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Jacqueline Ohanian, PhD


Personal profile



Senior Lecturer in Cardiovascular Sciences undertaking British Heart Foundation funded research into the signal transduction pathways that regulate small artery function in health and disease.

Teaching of undergraduate and postgraduate students in the Faculty of Biology, Medicine and Health.

Postgraduate Research Senior Division Tutor, Division of Cardiovascular Sciences


Following graduation in physiology from University of Manchester I worked in cardiovascular research at Pfizer Central Research, Kent before spending 3 years as a Research Fellow at Harvard Medical School, Boston, USA. Following which, I returned to Leicester University and then moved to Manchester where I completed my PhD. In 1991 I was awarded a British Heart Foundation Intermediate Fellowship, and in 1995 was appointed as a Lecturer in Cardiovascular Research at Manchester University. In 2005 I was promoted to my current position of Senior Lecturer in Cardiovascular Sciences at Manchester.

Research interests


High blood pressure is the most common risk factor worldwide for cardiovascular morbidity and mortality. Our research aims to understand the mechanisms that regulate small artery contractility, which maintains blood pressure within normal limits. In small arteries vasoconstrictor hormones regulate contractility through activation of multiple signalling pathways leading to increases in cellular calcium and production of lipid second messengers. Lipid second messengers are crucial components of signalling pathways, regulating cellular processes as diverse as proliferation, differentiation and survival, endocytosis, exocytosis and immune responses. We are interested in the role of lipid second messengers in vascular smooth muscle cells. In particular we are studying the enzymes that regulate their production and metabolism and how interactions of signalling proteins with lipids co-ordinates the multiple signalling pathways involved in smooth muscle contractility.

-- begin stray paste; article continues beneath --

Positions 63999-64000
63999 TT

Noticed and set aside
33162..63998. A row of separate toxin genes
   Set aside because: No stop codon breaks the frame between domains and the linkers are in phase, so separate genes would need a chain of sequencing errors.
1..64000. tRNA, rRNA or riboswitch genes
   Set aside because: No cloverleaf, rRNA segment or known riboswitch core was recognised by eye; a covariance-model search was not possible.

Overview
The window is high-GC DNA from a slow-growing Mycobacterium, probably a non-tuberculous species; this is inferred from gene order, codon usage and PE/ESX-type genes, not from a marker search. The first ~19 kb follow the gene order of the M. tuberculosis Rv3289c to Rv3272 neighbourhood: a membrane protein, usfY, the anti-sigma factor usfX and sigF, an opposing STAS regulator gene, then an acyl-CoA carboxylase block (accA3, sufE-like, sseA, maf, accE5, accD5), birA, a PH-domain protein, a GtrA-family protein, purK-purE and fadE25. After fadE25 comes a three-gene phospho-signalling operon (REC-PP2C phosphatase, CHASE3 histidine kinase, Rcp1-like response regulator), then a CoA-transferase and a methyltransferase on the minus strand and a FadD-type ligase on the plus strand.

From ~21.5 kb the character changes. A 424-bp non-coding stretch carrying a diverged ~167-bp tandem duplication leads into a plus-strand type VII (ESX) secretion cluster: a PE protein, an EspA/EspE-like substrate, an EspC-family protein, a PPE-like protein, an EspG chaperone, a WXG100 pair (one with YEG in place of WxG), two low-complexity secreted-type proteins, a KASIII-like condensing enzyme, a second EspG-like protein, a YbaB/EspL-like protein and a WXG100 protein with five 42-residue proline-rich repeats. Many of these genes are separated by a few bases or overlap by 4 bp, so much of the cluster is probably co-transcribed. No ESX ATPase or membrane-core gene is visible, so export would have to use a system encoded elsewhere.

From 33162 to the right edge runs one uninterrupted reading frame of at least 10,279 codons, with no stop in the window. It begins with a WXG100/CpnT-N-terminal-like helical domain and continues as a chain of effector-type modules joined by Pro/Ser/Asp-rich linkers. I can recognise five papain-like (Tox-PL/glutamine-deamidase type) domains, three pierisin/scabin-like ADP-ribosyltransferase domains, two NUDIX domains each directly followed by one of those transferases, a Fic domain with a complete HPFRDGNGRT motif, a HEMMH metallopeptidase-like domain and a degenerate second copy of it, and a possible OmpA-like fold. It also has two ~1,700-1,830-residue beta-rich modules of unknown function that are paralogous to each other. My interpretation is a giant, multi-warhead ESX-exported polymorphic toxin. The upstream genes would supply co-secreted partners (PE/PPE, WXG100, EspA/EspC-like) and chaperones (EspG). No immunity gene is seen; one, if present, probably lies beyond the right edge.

A second focus of our research are the signalling mechanisms that regulate inflammation in vascular tissues and cells. We have recently shown that signalling through sphingolipids regulates inflammatory responses in vascular tissues, and we are currently using models of arteriosclerosis (ageing and calcification) and atherosclerosis to further define the role of lipid second messengers in vascular disease.



Undergraduate MBCHB:
Personal Excellence Pathway supervisor for students in years 1 and 4
Tutor for Personal and Professional Development for students in years 1&2

Post-graduate Taught:
Tutor, adviser, lecturer and project supervisor for the MRes in Cardiovascular Health and Disease.

Post-graduate Research:
PhD supervisor and Tutor including BHF 4 year PhD projects.

My collaborations

Dr Vasken Ohanian, University of Manchester
Professor Andrew Trafford, University of Manchester
Professor Ann Canfield, University of Manchester
Dr Chris Clarke, SUNY, USA

Memberships of committees and professional bodies


Member of the Biochemical Society

Member of the British Society of Cardiovascular Research

Methodological knowledge


Lipid and protein biochemistry
Cell biology
Vascular physiology



BSc(Hons), Physiology, University of Manchester

PhD, University of Manchester

Expertise related to UN Sustainable Development Goals

In 2015, UN member states agreed to 17 global Sustainable Development Goals (SDGs) to end poverty, protect the planet and ensure prosperity for all. This person’s work contributes towards the following SDG(s):

  • SDG 3 - Good Health and Well-being
  • SDG 7 - Affordable and Clean Energy


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